Seven Common Christmas Cooking Mistakes (And How To Avoid Them)airport_transferbarbathtubbusiness_facilitieschild_activitieschildcareconnecting_roomcribsfree_wifigymhot_tubinternetkitchennon_smokingpetpoolresturantski_in_outski_shuttleski_storagesmoking_areaspastar

Seven Common Christmas Cooking Mistakes (And How To Avoid Them)

© Shutterstock / Dejan Dundjerski
© Shutterstock / Dejan Dundjerski
The heat, the booze, the in-laws; cooking at Christmas can be tricky. Here are the most common mistakes people make. Follow these tips, and remember, it’s just a roast dinner with a few extras.

1 Choosing the wrong turkey
There’s quite a lot of meat on a turkey, and most people order one that’s way too big, resulting in endless sandwiches, curries and pies for the next week. It’s enough to put you off turkey until next year. Make sure to get the right size.

2 Choosing the wrong sized turkey
A rule of thumb is to allow 1lb/500g of on-the-bone turkey per guest. Other portion suggestions per person are as follows:- roast potatoes 200-250g/1/2lb, vegetables 75g/2.6oz per type, stuffing 2-3 balls per person, ‘pigs in blankets’ 2-3 per person.

3 Not cooking the turkey correctly
Most modern supermarket turkeys have been bred to be lean, which can result in dry, over-cooked, cotton-wool-like texture. Choose a traditional, slow-growing breed such as Bronze or Norfolk black. These have a a good amount of natural fat under the skin to keep the meat juicy. Most people cook the turkey on its back, breast up, meaning that the fat that is there drains out from the bottom of the bird instead of staying in the meat. Start cooking your turkey breast down, and flip it over half way through cooking. Failing that, baste it regularly.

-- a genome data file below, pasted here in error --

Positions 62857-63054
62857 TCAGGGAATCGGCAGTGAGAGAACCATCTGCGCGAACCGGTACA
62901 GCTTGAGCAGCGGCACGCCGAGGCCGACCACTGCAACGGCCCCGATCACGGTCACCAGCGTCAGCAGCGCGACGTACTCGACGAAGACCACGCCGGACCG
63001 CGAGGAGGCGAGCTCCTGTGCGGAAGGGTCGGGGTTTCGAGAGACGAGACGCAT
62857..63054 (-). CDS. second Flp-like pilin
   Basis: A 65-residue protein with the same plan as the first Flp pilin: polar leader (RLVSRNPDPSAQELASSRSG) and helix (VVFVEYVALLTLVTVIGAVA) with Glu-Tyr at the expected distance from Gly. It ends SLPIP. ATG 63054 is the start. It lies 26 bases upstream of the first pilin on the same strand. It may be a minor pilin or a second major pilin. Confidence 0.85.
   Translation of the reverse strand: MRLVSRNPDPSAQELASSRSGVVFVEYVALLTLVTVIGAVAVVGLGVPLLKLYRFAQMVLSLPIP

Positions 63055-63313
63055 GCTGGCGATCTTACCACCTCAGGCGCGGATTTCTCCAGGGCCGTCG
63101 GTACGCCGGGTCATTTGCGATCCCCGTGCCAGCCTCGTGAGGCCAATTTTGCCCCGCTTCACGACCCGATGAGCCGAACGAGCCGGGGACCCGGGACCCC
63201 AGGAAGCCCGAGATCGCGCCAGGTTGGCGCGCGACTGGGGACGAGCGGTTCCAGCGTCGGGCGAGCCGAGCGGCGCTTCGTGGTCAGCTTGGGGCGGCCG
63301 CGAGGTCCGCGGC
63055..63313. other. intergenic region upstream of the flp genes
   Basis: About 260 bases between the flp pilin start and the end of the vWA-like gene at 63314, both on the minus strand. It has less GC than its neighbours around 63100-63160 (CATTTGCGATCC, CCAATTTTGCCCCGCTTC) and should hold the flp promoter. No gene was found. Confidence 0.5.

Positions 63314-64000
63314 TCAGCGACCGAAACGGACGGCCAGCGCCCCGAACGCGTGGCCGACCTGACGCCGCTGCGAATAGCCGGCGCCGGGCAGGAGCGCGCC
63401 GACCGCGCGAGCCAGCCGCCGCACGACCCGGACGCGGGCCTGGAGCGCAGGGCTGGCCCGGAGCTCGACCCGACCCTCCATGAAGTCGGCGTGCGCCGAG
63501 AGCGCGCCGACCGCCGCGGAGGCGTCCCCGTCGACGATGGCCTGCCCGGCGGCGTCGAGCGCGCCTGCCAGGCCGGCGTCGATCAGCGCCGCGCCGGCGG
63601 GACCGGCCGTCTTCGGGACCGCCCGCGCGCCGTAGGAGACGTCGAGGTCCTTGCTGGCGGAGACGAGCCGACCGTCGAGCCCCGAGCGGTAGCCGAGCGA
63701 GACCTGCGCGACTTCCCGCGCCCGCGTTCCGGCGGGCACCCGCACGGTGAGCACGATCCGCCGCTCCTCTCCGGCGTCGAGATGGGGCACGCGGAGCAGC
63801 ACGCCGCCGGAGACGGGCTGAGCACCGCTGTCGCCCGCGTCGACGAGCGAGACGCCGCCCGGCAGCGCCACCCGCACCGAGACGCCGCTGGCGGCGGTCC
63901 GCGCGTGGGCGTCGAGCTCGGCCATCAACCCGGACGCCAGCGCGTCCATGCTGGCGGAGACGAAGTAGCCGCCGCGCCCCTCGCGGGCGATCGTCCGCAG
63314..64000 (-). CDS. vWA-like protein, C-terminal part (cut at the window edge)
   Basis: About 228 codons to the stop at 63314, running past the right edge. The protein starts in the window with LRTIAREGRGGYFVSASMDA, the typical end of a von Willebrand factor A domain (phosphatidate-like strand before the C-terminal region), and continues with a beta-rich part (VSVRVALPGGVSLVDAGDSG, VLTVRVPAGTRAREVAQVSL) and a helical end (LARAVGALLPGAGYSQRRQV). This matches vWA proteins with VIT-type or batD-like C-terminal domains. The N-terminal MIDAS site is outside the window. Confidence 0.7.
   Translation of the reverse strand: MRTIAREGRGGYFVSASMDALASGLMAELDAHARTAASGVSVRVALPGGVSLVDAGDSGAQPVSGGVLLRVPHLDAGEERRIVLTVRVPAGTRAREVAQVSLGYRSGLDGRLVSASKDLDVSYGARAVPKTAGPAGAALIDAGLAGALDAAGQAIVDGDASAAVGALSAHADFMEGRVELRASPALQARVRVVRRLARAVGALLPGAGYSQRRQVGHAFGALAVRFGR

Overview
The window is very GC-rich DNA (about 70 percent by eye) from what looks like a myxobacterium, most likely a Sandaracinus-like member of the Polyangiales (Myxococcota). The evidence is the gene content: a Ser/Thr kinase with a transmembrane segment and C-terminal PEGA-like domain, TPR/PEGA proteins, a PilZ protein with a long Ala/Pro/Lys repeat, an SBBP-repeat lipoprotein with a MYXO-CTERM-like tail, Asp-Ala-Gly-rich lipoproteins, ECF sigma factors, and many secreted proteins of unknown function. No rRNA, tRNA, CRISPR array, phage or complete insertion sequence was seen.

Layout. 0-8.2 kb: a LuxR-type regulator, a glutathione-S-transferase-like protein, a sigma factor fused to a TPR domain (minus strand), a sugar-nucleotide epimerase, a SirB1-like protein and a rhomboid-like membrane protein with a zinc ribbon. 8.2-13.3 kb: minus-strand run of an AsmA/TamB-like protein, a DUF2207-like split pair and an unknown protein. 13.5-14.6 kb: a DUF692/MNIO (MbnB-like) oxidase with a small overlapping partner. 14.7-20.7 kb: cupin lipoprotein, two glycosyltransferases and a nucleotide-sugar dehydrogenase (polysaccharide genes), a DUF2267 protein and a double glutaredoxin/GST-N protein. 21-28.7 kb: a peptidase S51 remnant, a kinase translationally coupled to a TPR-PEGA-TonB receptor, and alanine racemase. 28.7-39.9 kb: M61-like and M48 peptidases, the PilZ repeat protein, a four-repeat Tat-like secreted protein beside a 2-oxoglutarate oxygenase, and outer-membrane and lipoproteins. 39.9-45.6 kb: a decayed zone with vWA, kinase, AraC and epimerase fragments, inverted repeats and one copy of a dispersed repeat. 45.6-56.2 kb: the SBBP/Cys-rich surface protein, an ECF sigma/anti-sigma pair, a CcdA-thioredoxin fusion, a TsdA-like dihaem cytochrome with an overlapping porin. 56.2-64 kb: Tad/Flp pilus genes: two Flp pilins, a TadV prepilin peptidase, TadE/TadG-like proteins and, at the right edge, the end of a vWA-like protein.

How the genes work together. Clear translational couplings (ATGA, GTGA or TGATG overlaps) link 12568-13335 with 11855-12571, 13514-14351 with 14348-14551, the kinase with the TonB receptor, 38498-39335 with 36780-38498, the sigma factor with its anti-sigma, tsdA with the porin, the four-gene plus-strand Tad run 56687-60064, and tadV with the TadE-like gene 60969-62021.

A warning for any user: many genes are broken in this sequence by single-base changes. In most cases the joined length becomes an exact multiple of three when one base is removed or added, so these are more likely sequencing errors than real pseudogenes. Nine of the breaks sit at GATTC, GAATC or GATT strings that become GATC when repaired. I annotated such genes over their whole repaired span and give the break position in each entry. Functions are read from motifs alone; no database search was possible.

4 Over-stuffing the bird
These days, there’s little point in stuffing the cavity of a turkey. Such a mass of ingredients can actually slow down the cooking process, and what’s more, it doesn’t really contribute any flavour. It’s far better to cook your stuffing separately, while the bird is resting.

5 Not letting the meat rest for long enough
Turkey, chicken, and most cuts of beef or other meats can happily sit somewhere warm for up to 45 minutes. Resting meat allows the muscle tissues to relax, making it easier to carve. Rested meat lets you appreciate the texture and flavour better, compared to meat that is fresh out of the oven. You can always warm it back up again after carving, and make sure your gravy is piping hot too.

6 Buying a turkey crown
A total waste of money, producers can’t really sell the leg meat for a high price, so much of it is wasted. Consequently they charge you more for a crown than a whole bird to recoup costs.

7 Over-cooking the sprouts
Everyone hates sprouts because they’re often overcooked. Instead, shred them finely and stir fry with a little water and butter. Adding smoked pancetta or bacon makes them even better.